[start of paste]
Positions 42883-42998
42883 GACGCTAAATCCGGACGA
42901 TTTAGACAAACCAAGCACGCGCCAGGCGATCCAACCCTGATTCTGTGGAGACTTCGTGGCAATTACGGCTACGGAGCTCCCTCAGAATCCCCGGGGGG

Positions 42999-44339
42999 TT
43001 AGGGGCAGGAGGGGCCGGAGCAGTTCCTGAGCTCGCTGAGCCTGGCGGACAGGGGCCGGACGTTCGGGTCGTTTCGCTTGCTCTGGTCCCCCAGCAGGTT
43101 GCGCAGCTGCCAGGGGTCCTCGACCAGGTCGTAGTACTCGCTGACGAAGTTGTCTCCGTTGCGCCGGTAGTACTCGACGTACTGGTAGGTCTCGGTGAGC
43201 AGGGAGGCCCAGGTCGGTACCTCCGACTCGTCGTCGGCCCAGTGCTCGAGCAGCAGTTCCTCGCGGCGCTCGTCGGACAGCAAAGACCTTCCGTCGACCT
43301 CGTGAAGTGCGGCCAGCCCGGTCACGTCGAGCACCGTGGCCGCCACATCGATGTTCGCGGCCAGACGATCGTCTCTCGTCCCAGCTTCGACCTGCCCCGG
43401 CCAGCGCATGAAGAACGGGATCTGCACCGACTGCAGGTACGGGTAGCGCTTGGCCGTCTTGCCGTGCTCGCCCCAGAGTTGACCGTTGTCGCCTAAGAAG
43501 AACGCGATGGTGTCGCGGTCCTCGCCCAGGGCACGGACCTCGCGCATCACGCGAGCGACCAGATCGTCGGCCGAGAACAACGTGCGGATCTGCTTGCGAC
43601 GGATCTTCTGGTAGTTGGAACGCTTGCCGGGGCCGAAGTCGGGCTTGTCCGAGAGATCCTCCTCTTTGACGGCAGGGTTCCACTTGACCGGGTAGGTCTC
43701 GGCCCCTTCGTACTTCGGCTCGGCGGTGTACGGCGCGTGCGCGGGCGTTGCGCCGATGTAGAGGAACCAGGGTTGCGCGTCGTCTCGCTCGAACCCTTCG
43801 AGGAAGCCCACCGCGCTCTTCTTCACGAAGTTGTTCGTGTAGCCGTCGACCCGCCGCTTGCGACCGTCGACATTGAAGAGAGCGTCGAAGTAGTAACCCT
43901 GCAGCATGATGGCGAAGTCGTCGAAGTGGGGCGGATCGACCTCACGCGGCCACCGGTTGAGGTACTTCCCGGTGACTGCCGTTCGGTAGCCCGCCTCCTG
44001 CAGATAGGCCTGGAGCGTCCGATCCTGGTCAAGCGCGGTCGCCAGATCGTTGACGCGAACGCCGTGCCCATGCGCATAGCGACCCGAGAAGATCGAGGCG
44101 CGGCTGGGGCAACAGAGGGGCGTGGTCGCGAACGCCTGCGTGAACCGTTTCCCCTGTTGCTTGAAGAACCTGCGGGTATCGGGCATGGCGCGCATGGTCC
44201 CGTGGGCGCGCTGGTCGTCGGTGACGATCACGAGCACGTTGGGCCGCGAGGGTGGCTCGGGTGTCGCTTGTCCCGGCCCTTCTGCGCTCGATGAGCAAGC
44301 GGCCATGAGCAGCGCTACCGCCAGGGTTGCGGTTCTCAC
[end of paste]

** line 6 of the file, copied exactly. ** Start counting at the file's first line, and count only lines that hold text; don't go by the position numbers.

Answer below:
43001 AGGGGCAGGAGGGGCCGGAGCAGTTCCTGAGCTCGCTGAGCCTGGCGGACAGGGGCCGGACGTTCGGGTCGTTTCGCTTGCTCTGGTCCCCCAGCAGGTT